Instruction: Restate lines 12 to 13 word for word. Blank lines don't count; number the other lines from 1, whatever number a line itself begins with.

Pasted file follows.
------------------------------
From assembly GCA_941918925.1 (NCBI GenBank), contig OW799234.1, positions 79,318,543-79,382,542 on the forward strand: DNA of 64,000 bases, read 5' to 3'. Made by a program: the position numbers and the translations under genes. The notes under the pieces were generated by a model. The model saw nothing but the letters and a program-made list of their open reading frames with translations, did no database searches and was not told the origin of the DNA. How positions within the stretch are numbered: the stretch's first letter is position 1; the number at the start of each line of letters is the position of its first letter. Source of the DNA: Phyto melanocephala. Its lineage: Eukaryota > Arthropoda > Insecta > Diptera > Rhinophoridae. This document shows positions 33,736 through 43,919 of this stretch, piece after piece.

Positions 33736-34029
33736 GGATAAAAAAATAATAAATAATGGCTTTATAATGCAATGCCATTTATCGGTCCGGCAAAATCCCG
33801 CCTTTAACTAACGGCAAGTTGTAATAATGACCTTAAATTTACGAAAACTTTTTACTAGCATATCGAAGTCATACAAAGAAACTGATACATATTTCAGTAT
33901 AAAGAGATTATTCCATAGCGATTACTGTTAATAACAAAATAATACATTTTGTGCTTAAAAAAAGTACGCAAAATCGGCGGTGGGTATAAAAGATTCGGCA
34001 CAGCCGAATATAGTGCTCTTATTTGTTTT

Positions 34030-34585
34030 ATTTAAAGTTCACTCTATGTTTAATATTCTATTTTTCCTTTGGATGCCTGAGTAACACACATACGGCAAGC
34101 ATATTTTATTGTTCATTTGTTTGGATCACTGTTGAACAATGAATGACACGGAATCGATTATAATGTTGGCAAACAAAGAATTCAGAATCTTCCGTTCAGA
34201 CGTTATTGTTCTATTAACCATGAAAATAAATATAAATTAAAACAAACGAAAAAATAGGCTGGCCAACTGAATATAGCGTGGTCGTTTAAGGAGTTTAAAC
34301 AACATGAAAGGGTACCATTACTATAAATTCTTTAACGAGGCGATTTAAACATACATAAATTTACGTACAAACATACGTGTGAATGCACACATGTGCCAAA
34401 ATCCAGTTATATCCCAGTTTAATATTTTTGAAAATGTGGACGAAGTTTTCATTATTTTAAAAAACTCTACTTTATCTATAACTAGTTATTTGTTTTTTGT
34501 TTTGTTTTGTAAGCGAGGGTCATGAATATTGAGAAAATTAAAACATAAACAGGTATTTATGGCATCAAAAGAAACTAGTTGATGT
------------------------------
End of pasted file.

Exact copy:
34401 ATCCAGTTATATCCCAGTTTAATATTTTTGAAAATGTGGACGAAGTTTTCATTATTTTAAAAAACTCTACTTTATCTATAACTAGTTATTTGTTTTTTGT
34501 TTTGTTTTGTAAGCGAGGGTCATGAATATTGAGAAAATTAAAACATAAACAGGTATTTATGGCATCAAAAGAAACTAGTTGATGT